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3 behaviors that may be dissipation of your marital assets

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In an Illinois divorce, spouses need to split their property or ask a judge to divide their assets. The equitable distribution rule that applies in litigated divorces requires that a judge split your property and debts in a fair manner based on your current circumstances. Your health, the length of your marriage and even financial misconduct can influence how the courts split your property.

In cases of provable dissipation by one spouse, the other could ask for compensation for that misconduct. What kinds of behaviors might be dissipation of your marital assets?

Spending for selfish purposes right before or after filing

A pattern of spending consistent with someone's behavior during the marriage would not likely constitute dissipation.

However, if someone starts spending far more than usual and for frivolous, selfish reasons, their four-figures spa day or name-brand shopping spree might constitute marital dissipation. Any wasteful spending that benefits an individual and not the family might constitute dissipation.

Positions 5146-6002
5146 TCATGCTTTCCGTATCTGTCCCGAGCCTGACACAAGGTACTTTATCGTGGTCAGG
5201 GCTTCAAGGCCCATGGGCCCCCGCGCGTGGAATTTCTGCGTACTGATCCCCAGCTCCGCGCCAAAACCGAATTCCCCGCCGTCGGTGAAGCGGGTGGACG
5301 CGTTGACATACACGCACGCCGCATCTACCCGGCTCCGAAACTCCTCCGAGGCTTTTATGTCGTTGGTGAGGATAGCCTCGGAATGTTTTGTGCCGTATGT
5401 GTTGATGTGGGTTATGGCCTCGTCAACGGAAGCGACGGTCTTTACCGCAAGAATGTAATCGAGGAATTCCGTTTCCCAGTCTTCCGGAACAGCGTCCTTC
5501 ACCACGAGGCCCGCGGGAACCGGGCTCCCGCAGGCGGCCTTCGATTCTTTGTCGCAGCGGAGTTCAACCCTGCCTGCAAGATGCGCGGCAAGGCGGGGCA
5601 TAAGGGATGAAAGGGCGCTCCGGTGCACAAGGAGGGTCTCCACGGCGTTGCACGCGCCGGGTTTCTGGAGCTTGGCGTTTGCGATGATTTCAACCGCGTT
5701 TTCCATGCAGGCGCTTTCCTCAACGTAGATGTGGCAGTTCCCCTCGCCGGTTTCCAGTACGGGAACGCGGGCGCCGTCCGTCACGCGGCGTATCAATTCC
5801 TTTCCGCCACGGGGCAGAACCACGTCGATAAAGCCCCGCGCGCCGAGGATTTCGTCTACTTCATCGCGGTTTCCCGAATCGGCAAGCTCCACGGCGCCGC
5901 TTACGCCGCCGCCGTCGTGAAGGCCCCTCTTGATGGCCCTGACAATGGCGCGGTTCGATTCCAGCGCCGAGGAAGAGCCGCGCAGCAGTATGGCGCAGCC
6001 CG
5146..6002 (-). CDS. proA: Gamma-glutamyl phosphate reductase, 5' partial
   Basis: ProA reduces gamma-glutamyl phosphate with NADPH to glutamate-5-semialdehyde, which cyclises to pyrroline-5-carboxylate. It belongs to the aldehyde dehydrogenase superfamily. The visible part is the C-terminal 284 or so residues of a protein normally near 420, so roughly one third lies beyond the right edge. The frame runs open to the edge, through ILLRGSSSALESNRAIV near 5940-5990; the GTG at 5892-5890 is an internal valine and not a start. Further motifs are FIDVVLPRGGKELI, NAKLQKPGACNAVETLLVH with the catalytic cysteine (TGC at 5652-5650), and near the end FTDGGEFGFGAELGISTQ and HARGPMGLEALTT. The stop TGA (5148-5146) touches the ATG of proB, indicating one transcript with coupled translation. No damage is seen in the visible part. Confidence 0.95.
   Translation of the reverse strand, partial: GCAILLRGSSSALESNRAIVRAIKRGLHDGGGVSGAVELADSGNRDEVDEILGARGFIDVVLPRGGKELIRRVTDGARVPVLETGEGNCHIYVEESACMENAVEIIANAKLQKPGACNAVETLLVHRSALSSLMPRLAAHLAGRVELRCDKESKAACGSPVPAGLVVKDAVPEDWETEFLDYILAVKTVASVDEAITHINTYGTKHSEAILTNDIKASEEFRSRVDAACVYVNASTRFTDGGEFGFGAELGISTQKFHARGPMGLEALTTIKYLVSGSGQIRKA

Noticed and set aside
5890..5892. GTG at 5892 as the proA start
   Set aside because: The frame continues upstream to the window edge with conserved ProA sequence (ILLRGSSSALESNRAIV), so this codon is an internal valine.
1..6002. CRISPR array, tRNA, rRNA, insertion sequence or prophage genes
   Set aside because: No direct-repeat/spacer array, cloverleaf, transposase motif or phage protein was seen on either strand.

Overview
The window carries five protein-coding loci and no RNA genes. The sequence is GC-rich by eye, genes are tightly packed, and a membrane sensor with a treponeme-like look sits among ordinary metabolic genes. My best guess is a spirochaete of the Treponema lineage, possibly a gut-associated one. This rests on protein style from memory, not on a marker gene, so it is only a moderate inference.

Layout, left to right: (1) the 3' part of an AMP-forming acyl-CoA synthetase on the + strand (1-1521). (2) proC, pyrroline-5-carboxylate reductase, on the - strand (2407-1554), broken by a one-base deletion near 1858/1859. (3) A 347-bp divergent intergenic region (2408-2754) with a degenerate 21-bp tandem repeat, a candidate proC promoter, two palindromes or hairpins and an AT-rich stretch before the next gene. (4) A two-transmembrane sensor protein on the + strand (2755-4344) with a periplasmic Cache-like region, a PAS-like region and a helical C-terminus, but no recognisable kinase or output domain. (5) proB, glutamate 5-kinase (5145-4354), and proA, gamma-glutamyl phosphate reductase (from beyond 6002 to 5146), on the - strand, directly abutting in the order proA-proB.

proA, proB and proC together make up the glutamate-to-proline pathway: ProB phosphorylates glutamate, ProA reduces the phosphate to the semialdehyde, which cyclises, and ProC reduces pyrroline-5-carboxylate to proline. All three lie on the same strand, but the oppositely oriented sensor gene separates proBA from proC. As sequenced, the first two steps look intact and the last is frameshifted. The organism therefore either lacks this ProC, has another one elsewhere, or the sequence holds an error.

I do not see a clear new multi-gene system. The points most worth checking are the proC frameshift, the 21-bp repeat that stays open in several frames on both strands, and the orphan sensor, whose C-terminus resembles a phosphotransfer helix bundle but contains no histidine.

Choosing to give away marital assets

One spouse could deprive the other of valuable property by giving those assets to their family members, friends or co-workers. They might do this with the intention of getting that property back after the divorce or just out of spite to reduce how much they have to share.

In either case, the courts can hold someone accountable for gifts and the sale of assets from the marital estate if the price received did not reflect the fair market value for those assets.

Money spent on extramarital affairs

If one spouse can show that the other spent hundreds or thousands of dollars on restaurants, hotel rooms or gifts while conducting an affair, that spending could all be dissipation. Those amounts can impact how the courts divide your other belongings and debts.

Figuring out how your spouse's wasteful spending has affected your marital estate can lead to a better property division outcome in your divorce.

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